Update: NASA released a post on social media that stated the science instrument are not back online. Also, science data is being collected once again.


The historic Hubble Space Telescope has been out of commission since June 13th, when an onboard computer error caused the system to halt. Teams at NASA have been working to diagnose and develop plans to restore the telescope to operation.

Launched aboard Space Shuttle Discovery in 1990, the Hubble Space Telescope has been mostly operational to this day. The telescope had seen 5 prior servicing missions between 1993 and 2009 to conduct repairs, replace degraded parts, and install new and upgraded equipment. These servicing missions were conducting using Space Shuttles and would work on the telescope on average 4 to 5 days.

However, the telescope ran into a computer issue on June 13th. A little after 4 PM EDT, a memory error in the payload computer leads to a system halt. When the main computer onboard stopped receiving a signal from the payload computer, the telescope was put into safe mode. A command was sent to restart the payload computer, but the same issue cropped up.

Initial Release of the Hubble Space Telescope | Image Credit: NASA/Smithsonian Institution/Lockheed Corporation

Bringing Hubble Online

Teams at NASA have been working on plans to restore the telescope to operational status, and they are preparing to enact said plans.

NASA initially attempted to switch to the backup Payload Computer and different memory modules in an attempt to narrow down the issue. However, the tests conducted all encountered the same issue: they could not write or read from memory. This leads teams to believe that the issue may not lie with these elements of the computer; it would be highly unlikely that all of these would have the same issue.

The focus was switched to the Command Unit/Science Data Formatter (CU/SDF). This module sends and formats, as its name implies, commands and data. Alongside the CU/SDF, teams are also investigating a power regulation module. There are backups of both modules, but there is a catch. The operation of switching to these backups carries a higher risk factor since other modules have to be swapped to the backups too. Teams began to work on procedures to switch these modules.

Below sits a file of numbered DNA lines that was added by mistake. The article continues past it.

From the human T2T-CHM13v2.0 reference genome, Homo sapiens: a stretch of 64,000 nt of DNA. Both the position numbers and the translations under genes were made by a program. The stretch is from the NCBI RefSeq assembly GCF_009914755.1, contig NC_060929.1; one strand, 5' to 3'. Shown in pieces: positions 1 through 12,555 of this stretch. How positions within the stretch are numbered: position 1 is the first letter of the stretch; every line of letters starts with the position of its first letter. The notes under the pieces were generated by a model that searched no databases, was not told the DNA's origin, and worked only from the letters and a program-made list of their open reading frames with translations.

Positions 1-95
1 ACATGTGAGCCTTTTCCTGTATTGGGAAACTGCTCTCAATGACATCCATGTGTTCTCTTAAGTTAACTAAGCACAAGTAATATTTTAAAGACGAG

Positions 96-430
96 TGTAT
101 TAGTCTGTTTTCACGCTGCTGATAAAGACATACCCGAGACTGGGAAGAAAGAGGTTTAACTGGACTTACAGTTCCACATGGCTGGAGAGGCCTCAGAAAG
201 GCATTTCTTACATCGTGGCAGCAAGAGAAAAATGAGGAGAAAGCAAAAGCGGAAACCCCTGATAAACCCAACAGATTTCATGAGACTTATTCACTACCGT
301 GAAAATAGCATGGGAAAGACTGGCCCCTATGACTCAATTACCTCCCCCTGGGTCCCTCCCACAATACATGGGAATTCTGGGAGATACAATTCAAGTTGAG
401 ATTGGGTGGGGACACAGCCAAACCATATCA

Pillars of Creation, one of the most famous HST images | Image Credit: NASA, ESA, and the Hubble Heritage Team (STScl/AURA)

The procedures have been made and tested. A review was conducted to identify and minimize the risks posed by these plans. Teams are expecting to begin the process of switching to backup modules as soon as this week. If it’s successful, Hubble returns to operational status. If it fails, we potentially lose a historic telescope. But this is worth the risk. Hubble Space Telescope has changed the way we view and understand the universe, and it still has more to show us.

The Future of Space Observation: James Webb Space Telescope

The James Webb Space Telescope (Artist Conception) | Image Credit: Adriana Manrique Gutierrez, NASA Animator

Expected to launch in November 2021 aboard an Ariane V, the James Webb Space Telescope will be the largest and most powerful space telescope.

The James Webb Space Telescope (sometimes called JWST or Webb) is an orbiting infrared observatory that will complement and extend the discoveries of the Hubble Space Telescope, with longer wavelength coverage and greatly improved sensitivity. The longer wavelengths enable Webb to look much closer to the beginning of time and to hunt for the unobserved formation of the first galaxies, as well as to look inside dust clouds where stars and planetary systems are forming today.

James Webb Space Telescope Website, https://www.jwst.nasa.gov/

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